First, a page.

Thursday, 16 October 2008

I've been digging in the garden. I've moved a few plants to a friends place to hold for the winter, just in case we do actually sell the house. In reality, they'll do really well there as the spot gets lots of sunshine, is sheltered from the wind, gets lots of snow cover and is very fertile loam, being a 35 year old pig manure pile. It is well composted. The bloodwort, a dyer's greenweed are currently there. As well, I scattered a bunch of woad seeds for spring harvest. I'm going to move my madder bed there soon as well. Mainly though, I'm just pulling all the weeds and cutting back stalks for the winter and to make the garden space look tidy.

I feel like I've hardly accomplished anything over the past week, although the house is ready to list, or at least ready to call in a realtor and see what they think. It's been the most stressful house selling/ moving I've ever done and we're not even there yet, probably because we didn't initiate it and were woefully unprepared for this.

With the blue diamond twill sitting and aging until I get the energy, time and space to do something with it, I dressed the loom with what I thought would be a fast and easy project. Who'd of thunk that a simple pair of wickelbander (wicklebander?) would take so much effort? First I'd planned this project and bought the yarn in June. Then I let it sit until I knew I needed a fast project. I started researching it and that part has been totally fascinating - there are a number of properties which seem to come to light in the few number of fragments and pieces found. They're pretty much all 2/2 twill in a vertical broken herringbone pattern. Dyes used are orchil, woad, madder and some yellow and brown. They are mainly solid colours but a few have different coloured warps and wefts. The patterns can be inconsistent, switching directions at seemingly random numbers. One fabric bit has 3 selvedges, so perhaps evidence of the warp weighted loom as textiles woven on a warp weighted loom will indeed have 3 selvedges.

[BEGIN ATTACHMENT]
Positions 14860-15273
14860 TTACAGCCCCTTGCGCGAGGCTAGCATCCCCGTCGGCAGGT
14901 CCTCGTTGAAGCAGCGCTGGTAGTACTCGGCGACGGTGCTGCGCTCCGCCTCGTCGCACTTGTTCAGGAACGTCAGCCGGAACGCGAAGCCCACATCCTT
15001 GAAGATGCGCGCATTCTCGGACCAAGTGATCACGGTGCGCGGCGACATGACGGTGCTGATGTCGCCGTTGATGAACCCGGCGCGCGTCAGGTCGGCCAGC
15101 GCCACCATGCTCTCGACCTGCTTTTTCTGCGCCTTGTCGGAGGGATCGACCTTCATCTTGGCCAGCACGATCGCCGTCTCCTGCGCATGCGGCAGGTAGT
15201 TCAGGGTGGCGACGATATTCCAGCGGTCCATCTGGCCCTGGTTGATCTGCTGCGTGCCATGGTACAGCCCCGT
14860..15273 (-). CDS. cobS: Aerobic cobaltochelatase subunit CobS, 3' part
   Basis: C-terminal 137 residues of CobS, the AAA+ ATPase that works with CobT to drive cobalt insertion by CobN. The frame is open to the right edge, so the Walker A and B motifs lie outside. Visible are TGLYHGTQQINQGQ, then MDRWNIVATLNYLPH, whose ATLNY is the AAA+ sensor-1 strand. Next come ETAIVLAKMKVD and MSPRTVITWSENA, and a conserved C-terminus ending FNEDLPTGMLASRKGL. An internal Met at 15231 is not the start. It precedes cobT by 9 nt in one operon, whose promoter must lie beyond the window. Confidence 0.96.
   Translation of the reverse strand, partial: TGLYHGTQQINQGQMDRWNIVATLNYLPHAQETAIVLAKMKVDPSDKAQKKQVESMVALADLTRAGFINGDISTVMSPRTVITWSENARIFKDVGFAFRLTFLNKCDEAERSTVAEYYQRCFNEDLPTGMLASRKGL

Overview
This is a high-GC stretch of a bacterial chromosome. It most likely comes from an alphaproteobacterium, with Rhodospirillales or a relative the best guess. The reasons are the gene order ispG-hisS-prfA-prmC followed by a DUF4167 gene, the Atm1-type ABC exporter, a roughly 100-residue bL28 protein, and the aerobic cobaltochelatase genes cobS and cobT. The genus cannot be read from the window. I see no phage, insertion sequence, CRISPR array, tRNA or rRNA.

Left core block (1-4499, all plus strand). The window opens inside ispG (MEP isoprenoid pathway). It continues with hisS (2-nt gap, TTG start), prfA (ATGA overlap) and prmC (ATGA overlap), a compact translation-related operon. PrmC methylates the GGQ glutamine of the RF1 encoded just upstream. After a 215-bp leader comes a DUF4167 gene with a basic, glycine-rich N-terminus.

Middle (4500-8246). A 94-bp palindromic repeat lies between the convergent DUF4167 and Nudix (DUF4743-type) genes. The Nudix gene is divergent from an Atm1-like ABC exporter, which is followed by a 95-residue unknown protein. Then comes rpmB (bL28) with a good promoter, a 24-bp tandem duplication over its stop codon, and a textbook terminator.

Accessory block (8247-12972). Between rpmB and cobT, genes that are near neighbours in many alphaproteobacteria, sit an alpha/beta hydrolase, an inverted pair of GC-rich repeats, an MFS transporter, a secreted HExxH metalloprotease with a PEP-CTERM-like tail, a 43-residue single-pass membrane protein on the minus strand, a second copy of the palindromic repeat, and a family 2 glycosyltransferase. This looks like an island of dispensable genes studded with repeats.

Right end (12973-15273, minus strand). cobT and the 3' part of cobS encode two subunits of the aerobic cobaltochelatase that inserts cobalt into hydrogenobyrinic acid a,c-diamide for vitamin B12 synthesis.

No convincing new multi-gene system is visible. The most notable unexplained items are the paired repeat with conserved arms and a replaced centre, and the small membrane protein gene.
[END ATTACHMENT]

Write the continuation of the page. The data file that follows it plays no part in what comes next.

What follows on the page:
I had first threaded the pattern in the heddles, making a lovely horizontal herringbone. I had to un-weave, rethread and go to it again. Now I've a lovely vertical herringbone. It's a broken pattern, developed simply by skipping a shaft when switching directions. The rusty orange red, which I'd purchased at night and shoved in my cupboard, turned out to be the absolutely perfect deep madder red.
I've learned so much with this project and it's only just started. Edges - very different when you don't have the momentum of a boat shuttle. Beating - learning how to gently beat 'cause this project really needed a lighter hand. Counting for patterns - yea, right! hehehe I can see why the patterns could be somewhat irregular. Warp tension - it makes a huge difference in the fabric density and the edges as well. It sure was quick to dress the loom though - only a couple of hours, another added for the re-threading.
The Dyer's Knotweed has finally bloomed - when it's too late in the season for pollinators and we're having frosts - go figure that one.

1 comment:

Karen said...

3 selvedges on the warp-weighted loom - not necessarily.

It depends on what time period the WWL was being used in - apparently, the tablet woven, or rigid heddle woven starting band that creates a selvedge edge at the beginning is a later period Viking Age innovation. Iron Age textiles don't necessarily have this extra edge.

There's also a weaver's preference/rationale to consider.
I didn't have any tablet cards when I started, nor did I know how to tablet weave - I just throw the warp over the bar at the top and get started.